7.1.3. Emulation and application of two-dimensional temperature fields
Thus, investigating the trajectories of bees in two-dimensional, complex and dynamic gradient fields is an important field of research to understand the navigation principles of single honey bees as well as the process of collective aggregation. In addition to investigating the locomotion of single and multiple bees in such two-dimensional temperature fields for the sake of fundamental research, such methods could also be used as simple bio-assays to measure some important fitness variables (e.g. based on social capabilities) of bees reared under different conditions (incubation temperature of brood, diet, insecticide exposure, genetic traits etc.).
Single bees or
groups of honey bees can be studied in an arena as they move through a
well-defined two-dimensional thermal gradient (Fig. 10) or form aggregations at
optimal temperature spots (Fig. 11). A number of behavioural parameters such as
moving speed or resting durations of individuals or aggregation time and
cluster stability can be evaluated to quantify the locomotion behaviour of the
bees and to determine their efficiency in finding an area of preferred
temperature. This efficiency can be reduced by environmental factors that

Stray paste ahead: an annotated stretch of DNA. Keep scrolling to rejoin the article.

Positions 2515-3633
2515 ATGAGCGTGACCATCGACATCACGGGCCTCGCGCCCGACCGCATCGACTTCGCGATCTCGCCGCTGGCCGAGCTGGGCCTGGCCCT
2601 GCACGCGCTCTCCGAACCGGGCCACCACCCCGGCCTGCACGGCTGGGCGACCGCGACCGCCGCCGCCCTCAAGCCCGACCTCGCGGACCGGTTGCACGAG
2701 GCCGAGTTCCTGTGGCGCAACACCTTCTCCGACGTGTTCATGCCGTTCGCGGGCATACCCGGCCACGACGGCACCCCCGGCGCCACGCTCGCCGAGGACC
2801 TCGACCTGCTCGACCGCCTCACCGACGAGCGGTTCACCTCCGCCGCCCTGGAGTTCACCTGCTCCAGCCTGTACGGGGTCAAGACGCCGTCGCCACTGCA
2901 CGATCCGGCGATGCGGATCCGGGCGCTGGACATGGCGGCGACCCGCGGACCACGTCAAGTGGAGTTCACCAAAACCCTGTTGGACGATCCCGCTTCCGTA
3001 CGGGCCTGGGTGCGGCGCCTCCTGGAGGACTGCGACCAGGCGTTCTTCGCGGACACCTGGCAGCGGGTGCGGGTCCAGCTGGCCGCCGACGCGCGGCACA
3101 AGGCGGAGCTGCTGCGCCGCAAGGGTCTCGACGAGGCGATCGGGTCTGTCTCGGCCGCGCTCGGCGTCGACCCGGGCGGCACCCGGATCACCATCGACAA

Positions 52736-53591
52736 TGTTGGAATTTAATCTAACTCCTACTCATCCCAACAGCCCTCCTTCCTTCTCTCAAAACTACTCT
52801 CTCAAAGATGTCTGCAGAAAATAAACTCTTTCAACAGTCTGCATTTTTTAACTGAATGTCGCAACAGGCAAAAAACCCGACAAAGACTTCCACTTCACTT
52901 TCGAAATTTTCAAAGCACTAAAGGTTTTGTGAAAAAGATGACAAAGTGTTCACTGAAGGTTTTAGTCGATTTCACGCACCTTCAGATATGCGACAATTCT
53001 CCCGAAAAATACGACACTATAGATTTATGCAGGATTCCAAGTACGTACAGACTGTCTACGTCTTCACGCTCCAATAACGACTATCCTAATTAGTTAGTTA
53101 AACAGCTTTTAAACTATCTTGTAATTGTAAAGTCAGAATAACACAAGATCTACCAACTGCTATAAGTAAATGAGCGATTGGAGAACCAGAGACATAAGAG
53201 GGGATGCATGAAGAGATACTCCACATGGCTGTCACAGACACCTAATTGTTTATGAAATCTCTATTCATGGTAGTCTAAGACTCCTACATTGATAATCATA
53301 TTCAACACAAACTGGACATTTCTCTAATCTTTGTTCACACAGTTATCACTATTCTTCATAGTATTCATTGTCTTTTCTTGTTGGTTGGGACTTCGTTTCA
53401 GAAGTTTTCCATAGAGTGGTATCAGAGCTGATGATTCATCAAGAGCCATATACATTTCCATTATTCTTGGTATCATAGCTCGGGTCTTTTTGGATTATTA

affect the thermotactic capabilities of the bees (e.g. chemicals or parasites).
By comparing the behaviour between healthy and irritated individuals or between
groups with different ratios of irritated to healthy individuals, the extent
can be assessed to which different types of irritations compromise the bees at
the level of individuals or at colony level.
Fig. 10. Two bees exhibiting different forms of locomotion behaviour. The trajectories of two bees moving in the arena for 20 min are shown along with their starting (triangle) and stopping positions (circle). A thermal gradient spans the arena, whose area of optimum temperature is designated by a red border. The bees exhibit different locomotion behaviours. While A performs a slightly biased random walk, B follows the arena wall most of the time.
Fig. 11. Timeline of an aggregation experiment. 128 bees move in a thermal gradient with the optimum spot (36 °C) at the left side and the coolest spot (32.5 °C) to the right. After being released at the centre of the arena (A) the bees quickly disperse across the arena (B). After 5 min, most of the bees are aggregated in a cluster at the optimal area (C), where they remain till the end of the experiment (D).